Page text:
Feed yourself. Enjoy growing food cooking food, and eating food--and enjoy doing all these things with friends. There's a lot about food to enjoy. Yep, it's as basic as it gets, and it's amazing the pleasures, simple as they are, our culture has forgotten.

Limit exposure to advertising. Anything that makes you want to buy it, stop looking at it. Avoid tv, magazines full of ads, billboards (does anyone even look at those things?), sides of buses. If you need to buy it to be fulfilled, generally you won't be fulfilled even after buying it. Find other things to spend your time and money on than false hope.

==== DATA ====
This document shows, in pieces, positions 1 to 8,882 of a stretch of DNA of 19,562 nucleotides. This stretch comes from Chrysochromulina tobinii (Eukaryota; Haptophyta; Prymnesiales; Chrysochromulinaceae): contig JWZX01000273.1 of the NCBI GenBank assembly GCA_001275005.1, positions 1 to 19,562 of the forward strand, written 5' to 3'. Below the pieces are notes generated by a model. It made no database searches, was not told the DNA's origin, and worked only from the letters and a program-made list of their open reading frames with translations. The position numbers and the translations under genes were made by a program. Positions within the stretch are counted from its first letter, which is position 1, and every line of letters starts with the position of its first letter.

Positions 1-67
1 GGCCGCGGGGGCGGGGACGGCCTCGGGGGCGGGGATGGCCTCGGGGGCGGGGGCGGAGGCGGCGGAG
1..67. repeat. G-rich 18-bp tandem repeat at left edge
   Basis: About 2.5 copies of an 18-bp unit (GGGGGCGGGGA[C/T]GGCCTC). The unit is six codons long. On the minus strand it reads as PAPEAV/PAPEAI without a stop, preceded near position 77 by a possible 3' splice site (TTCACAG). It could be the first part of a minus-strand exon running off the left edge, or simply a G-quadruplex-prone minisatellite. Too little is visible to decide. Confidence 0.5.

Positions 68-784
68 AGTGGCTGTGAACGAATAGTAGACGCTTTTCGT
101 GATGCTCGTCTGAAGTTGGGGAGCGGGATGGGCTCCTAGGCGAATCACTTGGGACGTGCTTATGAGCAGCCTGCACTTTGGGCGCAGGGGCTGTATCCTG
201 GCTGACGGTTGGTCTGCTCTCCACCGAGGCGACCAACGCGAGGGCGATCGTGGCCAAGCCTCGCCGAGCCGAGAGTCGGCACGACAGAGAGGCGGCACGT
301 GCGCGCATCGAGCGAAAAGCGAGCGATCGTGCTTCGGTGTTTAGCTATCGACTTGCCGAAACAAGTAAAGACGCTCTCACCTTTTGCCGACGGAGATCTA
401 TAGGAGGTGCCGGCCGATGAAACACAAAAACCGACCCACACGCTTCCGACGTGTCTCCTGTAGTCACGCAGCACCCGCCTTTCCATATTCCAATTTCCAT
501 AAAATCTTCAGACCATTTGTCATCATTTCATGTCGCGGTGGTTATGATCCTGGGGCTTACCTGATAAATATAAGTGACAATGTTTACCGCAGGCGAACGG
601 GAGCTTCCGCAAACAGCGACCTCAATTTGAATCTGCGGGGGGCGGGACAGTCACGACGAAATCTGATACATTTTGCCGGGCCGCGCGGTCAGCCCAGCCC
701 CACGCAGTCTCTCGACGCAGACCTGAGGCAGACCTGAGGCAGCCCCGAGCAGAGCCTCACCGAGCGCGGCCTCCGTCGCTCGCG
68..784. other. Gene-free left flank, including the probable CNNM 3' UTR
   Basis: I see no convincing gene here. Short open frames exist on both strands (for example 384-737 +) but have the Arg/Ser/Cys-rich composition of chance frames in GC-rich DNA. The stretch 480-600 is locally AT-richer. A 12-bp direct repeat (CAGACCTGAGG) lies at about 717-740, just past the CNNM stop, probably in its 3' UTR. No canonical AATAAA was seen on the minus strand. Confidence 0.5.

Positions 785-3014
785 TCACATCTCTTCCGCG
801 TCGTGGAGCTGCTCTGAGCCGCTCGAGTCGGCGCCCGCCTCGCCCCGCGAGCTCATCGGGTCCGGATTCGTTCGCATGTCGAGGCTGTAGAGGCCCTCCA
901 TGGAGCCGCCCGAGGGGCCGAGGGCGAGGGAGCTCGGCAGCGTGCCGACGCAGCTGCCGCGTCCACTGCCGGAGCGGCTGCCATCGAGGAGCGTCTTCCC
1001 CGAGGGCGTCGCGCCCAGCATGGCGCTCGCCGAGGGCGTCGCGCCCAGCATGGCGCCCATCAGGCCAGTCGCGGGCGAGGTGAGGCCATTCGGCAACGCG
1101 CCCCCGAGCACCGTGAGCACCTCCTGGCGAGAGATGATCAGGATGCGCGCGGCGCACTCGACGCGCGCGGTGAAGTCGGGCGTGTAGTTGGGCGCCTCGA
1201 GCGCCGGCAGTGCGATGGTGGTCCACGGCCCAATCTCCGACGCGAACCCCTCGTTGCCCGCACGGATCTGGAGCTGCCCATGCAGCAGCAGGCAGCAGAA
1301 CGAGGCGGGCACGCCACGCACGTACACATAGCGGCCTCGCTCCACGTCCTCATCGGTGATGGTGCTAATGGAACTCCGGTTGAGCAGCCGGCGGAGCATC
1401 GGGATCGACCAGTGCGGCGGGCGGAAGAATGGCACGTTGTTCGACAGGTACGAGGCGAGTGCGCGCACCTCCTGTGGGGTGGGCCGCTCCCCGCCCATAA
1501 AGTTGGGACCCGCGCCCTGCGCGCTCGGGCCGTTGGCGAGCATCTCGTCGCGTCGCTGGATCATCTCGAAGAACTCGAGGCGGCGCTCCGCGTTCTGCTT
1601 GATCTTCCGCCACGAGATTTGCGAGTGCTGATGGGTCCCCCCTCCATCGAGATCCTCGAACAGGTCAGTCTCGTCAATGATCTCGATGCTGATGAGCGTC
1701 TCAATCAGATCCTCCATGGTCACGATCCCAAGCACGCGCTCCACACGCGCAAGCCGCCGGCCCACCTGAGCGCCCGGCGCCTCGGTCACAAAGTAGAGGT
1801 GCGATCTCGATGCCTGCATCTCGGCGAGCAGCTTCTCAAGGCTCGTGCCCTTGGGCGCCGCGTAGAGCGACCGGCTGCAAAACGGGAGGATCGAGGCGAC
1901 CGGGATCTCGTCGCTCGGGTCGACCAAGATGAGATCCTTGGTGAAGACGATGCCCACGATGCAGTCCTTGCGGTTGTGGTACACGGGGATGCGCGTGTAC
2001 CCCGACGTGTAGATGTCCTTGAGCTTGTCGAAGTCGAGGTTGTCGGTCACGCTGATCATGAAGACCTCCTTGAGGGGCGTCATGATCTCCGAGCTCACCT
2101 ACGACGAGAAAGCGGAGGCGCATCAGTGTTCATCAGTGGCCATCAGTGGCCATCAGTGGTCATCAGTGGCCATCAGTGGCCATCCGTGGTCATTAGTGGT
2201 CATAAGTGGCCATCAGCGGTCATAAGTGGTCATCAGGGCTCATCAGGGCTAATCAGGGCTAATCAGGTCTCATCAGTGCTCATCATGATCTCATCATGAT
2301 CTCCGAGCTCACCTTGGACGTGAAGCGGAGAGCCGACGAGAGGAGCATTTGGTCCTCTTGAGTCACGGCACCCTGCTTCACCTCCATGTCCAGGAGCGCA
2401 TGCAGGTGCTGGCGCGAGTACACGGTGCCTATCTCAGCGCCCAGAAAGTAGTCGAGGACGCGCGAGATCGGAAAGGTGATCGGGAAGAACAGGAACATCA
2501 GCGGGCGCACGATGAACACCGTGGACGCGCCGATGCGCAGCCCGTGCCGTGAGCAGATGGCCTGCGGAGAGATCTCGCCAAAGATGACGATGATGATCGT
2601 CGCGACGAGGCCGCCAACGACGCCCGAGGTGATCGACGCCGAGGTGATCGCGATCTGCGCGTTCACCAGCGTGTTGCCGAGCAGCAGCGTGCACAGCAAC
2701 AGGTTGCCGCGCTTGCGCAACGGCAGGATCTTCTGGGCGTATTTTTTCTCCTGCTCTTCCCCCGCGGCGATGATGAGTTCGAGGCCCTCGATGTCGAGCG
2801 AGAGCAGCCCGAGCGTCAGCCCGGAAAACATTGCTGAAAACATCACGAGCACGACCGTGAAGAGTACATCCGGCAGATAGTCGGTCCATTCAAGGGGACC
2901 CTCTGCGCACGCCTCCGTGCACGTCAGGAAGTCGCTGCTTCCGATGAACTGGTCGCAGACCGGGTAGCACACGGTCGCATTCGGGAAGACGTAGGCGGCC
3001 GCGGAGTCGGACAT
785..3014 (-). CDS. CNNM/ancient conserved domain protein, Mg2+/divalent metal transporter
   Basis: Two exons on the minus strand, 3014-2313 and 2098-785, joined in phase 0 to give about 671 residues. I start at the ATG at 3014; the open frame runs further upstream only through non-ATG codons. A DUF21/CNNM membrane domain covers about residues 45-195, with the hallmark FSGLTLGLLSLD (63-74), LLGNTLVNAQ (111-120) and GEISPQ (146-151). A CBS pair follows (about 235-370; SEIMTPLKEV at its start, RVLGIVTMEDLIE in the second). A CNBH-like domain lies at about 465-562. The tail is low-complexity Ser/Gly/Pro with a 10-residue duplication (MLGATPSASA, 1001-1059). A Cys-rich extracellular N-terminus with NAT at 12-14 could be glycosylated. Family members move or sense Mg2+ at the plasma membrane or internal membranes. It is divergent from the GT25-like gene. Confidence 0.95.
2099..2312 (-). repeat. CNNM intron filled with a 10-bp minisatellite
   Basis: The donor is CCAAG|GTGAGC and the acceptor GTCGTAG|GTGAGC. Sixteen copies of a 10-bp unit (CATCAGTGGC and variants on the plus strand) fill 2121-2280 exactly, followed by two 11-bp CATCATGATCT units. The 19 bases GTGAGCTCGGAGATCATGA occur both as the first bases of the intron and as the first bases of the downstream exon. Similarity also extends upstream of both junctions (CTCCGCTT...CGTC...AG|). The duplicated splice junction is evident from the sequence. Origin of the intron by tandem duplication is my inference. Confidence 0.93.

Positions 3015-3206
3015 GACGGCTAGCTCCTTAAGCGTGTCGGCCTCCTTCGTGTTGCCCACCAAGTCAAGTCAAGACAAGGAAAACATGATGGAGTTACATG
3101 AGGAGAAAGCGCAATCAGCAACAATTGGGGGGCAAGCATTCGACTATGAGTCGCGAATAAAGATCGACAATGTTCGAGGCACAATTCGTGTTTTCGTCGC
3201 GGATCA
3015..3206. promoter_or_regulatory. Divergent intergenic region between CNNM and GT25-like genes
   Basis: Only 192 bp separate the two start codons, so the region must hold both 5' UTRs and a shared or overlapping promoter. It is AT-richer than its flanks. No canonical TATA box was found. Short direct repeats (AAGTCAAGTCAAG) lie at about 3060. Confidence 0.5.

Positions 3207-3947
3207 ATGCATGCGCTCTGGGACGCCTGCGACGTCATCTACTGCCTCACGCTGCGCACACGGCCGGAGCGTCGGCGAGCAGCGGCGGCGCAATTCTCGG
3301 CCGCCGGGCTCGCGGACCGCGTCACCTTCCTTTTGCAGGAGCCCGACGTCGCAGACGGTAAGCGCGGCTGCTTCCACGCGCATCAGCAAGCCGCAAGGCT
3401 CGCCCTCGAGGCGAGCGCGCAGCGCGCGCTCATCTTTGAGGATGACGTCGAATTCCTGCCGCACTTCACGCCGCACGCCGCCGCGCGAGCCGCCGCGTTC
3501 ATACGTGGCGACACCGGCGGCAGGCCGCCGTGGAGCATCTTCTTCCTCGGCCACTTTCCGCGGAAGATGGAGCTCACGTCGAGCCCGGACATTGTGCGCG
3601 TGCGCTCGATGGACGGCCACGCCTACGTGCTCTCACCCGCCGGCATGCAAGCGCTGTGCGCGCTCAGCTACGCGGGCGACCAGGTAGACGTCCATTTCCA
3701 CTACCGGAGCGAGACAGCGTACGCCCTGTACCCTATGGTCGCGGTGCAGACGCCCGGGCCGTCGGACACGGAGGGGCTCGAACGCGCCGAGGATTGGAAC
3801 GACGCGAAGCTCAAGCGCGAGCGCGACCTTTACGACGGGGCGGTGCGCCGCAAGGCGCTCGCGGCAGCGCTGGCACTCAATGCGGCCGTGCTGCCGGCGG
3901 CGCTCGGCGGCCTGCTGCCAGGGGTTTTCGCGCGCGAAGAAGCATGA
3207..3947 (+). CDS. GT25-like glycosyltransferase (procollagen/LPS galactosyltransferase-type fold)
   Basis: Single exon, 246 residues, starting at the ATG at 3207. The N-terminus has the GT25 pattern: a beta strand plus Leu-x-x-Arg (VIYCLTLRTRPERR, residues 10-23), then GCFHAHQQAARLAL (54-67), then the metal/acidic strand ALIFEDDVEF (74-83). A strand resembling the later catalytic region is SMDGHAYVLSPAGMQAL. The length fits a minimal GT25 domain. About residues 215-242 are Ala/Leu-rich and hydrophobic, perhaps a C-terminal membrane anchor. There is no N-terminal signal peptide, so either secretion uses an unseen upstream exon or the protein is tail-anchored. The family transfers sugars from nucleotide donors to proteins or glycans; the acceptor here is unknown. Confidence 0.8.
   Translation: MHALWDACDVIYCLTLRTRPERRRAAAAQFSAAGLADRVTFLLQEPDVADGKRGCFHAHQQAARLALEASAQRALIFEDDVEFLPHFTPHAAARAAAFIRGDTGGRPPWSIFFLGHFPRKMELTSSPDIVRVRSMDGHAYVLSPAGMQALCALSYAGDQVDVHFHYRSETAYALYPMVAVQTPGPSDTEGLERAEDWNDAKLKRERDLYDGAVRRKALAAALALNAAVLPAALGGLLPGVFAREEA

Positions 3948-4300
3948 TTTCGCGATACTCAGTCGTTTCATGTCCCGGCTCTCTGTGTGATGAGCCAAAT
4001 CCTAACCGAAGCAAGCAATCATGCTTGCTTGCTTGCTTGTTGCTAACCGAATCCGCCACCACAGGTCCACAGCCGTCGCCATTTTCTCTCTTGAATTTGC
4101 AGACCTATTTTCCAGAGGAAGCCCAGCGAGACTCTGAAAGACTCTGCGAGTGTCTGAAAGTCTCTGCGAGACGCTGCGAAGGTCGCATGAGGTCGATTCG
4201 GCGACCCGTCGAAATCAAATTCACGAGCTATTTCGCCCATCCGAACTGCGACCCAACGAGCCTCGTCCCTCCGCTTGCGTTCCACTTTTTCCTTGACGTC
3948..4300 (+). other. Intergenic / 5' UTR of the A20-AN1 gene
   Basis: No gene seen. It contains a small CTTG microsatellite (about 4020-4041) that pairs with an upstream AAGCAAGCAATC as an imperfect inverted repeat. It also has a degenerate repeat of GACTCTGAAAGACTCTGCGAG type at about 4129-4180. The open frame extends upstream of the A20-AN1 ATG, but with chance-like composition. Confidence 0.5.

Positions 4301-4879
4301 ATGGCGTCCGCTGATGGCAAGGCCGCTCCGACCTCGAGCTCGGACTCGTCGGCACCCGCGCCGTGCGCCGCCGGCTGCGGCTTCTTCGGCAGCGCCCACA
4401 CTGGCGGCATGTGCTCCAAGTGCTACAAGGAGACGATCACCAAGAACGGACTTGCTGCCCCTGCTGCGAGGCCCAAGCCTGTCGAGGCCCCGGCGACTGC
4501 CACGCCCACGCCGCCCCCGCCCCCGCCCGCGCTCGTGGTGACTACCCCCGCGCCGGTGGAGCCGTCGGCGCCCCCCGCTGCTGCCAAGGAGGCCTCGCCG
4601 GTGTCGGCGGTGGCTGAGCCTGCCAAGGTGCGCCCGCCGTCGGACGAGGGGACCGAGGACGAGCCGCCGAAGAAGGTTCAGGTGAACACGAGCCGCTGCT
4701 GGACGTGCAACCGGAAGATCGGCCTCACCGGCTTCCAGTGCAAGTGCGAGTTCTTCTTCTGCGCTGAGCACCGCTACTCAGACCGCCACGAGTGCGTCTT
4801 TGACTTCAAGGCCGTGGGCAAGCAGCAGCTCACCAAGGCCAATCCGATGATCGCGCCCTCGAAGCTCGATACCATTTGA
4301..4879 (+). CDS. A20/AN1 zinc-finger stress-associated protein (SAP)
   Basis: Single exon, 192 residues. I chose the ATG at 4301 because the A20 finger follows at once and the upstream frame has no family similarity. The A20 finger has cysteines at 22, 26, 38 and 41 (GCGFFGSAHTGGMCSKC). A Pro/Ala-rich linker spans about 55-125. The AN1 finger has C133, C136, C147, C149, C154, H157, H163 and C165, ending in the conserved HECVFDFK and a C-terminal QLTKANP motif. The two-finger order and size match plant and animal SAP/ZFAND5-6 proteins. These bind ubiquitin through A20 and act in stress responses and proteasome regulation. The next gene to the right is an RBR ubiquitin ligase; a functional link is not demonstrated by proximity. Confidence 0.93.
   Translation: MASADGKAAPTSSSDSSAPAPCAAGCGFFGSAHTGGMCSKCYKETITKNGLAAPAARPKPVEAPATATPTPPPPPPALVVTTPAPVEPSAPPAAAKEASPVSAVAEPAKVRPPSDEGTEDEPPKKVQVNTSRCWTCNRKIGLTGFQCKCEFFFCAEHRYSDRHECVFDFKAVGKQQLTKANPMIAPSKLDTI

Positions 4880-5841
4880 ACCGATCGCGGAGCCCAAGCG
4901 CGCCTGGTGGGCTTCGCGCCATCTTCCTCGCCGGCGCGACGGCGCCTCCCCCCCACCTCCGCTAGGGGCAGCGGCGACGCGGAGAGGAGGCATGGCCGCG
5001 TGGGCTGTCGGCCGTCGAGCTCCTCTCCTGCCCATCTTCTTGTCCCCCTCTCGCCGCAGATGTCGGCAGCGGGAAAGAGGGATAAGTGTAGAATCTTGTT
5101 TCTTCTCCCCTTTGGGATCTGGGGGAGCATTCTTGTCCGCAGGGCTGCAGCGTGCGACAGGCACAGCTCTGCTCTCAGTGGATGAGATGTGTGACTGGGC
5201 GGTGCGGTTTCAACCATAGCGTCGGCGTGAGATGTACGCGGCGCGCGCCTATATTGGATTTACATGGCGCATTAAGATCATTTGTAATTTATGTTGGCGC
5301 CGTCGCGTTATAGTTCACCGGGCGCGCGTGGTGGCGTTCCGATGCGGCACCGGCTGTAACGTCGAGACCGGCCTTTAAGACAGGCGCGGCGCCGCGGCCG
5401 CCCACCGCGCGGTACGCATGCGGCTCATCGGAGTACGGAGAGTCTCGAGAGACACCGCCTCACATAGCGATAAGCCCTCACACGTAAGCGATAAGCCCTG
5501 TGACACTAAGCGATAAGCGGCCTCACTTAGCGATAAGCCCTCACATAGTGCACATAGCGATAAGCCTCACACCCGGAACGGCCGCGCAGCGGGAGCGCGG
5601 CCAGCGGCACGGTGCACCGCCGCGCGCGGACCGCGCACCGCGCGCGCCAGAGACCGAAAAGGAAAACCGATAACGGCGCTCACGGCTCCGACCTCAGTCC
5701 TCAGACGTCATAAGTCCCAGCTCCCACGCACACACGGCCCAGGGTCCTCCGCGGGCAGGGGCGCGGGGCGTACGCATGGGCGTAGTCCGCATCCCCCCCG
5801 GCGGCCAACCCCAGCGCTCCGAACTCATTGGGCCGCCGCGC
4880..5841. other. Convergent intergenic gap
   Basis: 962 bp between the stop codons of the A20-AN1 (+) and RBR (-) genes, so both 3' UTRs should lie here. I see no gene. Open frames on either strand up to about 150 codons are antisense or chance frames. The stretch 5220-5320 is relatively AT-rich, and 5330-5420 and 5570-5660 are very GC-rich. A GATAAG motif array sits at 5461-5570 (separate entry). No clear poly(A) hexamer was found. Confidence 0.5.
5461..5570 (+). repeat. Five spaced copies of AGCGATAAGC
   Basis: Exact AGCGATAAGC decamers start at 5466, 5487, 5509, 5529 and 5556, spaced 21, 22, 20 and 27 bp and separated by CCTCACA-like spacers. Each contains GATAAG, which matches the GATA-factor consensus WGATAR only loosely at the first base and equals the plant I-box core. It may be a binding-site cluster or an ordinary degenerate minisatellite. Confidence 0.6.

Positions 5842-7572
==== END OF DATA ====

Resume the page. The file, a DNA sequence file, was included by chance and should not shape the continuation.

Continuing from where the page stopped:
Money is what you trade your time for, your life. What you spend your money on should be as valuable as your life, and don't sell yourself short. There's no point in abstracting the value of your life. If the life you're living isn't worth your life, you have options. Getting in touch with yourself, your life, your children, your spouse, your loved ones, your friends, your neighbors, your community, your food--these can all bring emancipating feelings.

And yes, it is worth it. Living a frugal life, a life of value that you are enjoying is worth it. It's not about giving up, but what you are getting by switching over your value system. Instead of valuing money, value time--value the quality of your time, your life.

Sunday, January 25, 2009

going green out of my mind